The relationships among endogenous cortisol, subjective stress, and bone mineral density in non-elderly women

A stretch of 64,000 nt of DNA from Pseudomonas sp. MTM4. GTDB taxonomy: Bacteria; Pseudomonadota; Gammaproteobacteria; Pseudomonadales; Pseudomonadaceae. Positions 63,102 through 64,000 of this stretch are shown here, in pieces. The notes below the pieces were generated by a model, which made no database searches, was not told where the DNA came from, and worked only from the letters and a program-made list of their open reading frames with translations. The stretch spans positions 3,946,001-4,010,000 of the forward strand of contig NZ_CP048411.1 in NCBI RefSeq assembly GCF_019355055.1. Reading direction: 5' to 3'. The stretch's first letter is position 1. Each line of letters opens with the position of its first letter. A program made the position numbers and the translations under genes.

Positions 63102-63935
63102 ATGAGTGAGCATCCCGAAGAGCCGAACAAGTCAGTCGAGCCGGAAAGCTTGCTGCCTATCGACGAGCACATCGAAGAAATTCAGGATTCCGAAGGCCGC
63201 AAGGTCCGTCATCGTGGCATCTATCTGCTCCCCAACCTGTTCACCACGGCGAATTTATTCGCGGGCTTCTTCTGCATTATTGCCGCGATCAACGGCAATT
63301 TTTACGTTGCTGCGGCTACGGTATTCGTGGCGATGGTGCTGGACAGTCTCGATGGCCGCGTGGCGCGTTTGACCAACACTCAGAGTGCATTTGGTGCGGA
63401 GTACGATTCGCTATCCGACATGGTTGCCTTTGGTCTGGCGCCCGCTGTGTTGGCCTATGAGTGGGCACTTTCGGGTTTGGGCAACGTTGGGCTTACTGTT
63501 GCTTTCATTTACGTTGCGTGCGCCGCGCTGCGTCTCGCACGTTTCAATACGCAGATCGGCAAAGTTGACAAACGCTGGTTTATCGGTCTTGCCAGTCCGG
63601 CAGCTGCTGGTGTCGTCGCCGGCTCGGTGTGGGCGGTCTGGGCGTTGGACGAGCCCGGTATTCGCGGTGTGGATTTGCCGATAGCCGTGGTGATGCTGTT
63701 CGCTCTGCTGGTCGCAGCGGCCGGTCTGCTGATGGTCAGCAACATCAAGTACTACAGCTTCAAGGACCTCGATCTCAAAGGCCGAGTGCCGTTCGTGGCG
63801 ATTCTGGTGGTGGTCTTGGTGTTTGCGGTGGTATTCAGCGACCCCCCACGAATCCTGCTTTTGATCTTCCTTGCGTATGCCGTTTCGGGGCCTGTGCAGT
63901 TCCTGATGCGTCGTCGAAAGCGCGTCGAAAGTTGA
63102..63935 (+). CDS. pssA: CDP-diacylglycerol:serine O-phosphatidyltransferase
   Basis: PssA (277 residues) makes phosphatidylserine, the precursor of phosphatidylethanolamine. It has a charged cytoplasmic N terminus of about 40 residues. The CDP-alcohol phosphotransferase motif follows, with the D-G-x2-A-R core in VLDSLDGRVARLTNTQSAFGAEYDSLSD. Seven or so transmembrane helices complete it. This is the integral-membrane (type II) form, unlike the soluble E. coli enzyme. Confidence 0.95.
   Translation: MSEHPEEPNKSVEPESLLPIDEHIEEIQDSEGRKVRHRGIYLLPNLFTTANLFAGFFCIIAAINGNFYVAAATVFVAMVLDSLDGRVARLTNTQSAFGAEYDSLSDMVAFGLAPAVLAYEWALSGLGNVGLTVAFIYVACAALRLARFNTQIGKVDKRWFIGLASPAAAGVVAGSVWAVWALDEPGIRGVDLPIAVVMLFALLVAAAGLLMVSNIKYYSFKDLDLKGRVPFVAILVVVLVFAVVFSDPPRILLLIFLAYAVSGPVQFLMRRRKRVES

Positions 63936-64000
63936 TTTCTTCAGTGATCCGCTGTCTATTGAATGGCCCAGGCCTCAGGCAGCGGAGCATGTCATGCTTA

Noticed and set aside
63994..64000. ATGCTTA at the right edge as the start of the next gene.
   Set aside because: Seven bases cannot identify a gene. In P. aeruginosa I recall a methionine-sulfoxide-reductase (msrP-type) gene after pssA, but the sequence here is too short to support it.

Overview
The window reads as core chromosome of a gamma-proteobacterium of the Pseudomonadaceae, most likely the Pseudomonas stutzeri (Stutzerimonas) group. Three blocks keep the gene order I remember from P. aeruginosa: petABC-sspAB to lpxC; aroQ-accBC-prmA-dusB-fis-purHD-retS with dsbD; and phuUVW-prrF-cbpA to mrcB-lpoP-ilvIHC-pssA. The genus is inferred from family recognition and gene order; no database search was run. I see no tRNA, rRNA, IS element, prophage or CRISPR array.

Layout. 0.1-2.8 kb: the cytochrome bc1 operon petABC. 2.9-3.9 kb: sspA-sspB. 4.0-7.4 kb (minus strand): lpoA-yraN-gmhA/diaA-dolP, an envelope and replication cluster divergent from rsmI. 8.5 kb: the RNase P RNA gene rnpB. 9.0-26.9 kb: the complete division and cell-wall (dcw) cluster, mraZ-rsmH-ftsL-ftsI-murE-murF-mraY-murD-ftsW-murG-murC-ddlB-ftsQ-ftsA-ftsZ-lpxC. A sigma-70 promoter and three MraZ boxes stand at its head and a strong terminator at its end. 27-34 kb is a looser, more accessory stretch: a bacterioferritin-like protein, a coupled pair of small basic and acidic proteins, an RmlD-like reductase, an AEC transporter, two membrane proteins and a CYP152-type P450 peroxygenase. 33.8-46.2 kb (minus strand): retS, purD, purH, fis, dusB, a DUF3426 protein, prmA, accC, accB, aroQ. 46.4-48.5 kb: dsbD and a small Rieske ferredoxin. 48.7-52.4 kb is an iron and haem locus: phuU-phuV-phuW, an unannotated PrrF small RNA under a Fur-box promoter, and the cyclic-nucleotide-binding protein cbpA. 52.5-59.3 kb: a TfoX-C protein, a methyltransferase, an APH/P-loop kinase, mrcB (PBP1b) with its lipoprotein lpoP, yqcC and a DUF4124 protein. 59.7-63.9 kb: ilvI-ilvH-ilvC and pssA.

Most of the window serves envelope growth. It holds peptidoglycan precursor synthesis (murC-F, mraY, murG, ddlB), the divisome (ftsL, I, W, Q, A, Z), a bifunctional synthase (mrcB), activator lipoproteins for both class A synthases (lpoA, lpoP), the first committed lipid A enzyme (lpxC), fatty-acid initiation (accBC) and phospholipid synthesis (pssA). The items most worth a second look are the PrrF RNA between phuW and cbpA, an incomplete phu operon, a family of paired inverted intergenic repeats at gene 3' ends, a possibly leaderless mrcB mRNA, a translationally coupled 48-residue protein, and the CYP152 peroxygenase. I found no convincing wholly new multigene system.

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The study was conducted to determine the relationships among endogenous cortisol (determined by salivary cortisol), subjective (perceived) stress and BMD in non-elderly women. A sample of 38 women between the ages of 30 and 65 years, without a previous diagnosis of osteoporosis, and who were not taking glucocorticoids was obtained to examine the relationships among endogenous cortisol, subjective stress and bone mineral density (BMD). This study also sought to determine whether salivary cortisol or subjective stress were predictive of bone mineral density in this population. These determinations were based on Pearson product moment correlation coefficients. Step-wise multiple correlation analysis was used to determine the variables that are significant predictors of BMD. Independent variables considered in the equation were age, race, family history of osteoporosis, body mass index, alcohol use, cigarette smoking, caffeine intake, dietary calcium intake, calcium supplementation, use of hormone replacement therapy, and weight bearing physical activity. Endogenous cortisol was found to positively correlate with BMD; however, the association was modest. The relationship between subjective stress and BMD was not statistically significant. After controlling for selected extraneous variables, the relationship between cortisol and BMD remained statistically significant. Regression analysis indicated that 20% of the variance of BMD can be attributed to the combined effects of caffeine and alcohol intake; however, caffeine had a greater association. Cortisol levels were not associated with scores on the Index of Clinical Stress, a measure of subjective stress. Additional findings included a modest but statistically significant inverse relationship between caffeine intake and BMD, and a weak but statistically significant positive relationship between alcohol consumption and BMD. A final finding, though not pertaining to BMD, was a statistically significant inverse association between calcium intake and blood pressure.